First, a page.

Thursday, 29 June 2017: 11:00 AM
Salon G-I (Marriott Portland Downtown Waterfront)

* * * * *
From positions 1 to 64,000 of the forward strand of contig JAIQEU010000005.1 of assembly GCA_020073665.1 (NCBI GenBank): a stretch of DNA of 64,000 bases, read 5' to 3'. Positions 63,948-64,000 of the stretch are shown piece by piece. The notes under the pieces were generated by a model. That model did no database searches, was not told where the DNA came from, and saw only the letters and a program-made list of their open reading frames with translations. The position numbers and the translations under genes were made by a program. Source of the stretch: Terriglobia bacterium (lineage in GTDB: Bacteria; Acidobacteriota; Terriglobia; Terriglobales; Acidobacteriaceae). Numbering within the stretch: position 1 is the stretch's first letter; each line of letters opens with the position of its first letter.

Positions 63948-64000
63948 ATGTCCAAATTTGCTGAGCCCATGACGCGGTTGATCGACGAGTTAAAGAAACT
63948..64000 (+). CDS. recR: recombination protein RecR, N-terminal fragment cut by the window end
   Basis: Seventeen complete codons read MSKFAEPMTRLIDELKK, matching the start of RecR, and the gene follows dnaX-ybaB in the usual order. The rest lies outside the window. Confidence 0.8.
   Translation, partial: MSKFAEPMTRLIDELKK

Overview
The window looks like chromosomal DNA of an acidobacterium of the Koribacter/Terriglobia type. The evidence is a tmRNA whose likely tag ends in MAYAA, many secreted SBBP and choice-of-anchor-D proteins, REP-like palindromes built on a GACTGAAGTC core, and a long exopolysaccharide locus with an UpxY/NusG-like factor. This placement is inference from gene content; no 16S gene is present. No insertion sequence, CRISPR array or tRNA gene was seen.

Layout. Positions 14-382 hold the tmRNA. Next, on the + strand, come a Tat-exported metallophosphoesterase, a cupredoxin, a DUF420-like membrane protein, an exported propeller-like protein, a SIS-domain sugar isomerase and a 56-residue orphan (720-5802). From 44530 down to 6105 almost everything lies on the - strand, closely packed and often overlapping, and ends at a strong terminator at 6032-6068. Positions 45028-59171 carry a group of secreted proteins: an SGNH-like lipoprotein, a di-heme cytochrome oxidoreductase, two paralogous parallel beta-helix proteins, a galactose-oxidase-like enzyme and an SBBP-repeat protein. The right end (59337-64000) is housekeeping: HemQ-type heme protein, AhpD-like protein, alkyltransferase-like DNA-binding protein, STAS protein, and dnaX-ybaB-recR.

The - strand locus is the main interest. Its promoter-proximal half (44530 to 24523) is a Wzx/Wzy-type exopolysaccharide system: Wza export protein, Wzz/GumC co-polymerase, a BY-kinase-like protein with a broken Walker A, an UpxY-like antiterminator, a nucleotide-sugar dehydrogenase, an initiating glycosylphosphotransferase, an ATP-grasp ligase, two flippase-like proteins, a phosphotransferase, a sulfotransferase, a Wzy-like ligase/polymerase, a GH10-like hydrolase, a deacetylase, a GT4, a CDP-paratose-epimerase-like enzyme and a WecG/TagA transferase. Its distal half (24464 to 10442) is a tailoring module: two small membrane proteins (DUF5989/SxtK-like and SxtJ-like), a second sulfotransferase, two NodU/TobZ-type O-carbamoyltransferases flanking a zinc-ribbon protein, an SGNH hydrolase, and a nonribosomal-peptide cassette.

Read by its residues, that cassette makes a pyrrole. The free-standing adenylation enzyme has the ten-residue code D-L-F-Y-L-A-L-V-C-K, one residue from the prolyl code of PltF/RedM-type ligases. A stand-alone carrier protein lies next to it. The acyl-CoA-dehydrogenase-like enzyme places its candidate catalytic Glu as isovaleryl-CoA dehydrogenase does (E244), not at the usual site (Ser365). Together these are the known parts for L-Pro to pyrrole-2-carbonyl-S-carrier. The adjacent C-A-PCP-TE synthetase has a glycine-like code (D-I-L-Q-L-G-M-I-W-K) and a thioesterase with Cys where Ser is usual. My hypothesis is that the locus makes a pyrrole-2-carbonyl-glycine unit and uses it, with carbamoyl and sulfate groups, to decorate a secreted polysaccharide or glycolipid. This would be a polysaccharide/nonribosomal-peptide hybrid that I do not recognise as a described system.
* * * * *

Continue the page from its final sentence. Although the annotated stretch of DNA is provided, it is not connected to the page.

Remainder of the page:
Various metrics exist for determining the occurrence of a major sudden stratospheric warming (SSW), including the rate of change in temperature and wind, the annular mode index, and geometric vortex diagnostics. The most common metric is based on the reversal of the climatological westerly zonal-mean zonal winds at 60 N and 10 hPa in the winter stratosphere. However, little systematic analysis of the precise parameters of latitude, altitude, and threshold for the wind reversal has been performed. Here, we examine how the frequency of SSWs, the changes in stratospheric temperature and zonal winds, and the surface impacts vary as a function of the stratospheric wind reversal parameters. The results provide a methodical assessment of how best to define a “standard” metric for minor, major, and final SSWs. While the continuum nature of stratospheric variability makes it difficult to identify a decisively optimal threshold, there is an envelope of thresholds that can be more rigorously justified — and the original focus on 60 N and 10 hPa does lie within this window.
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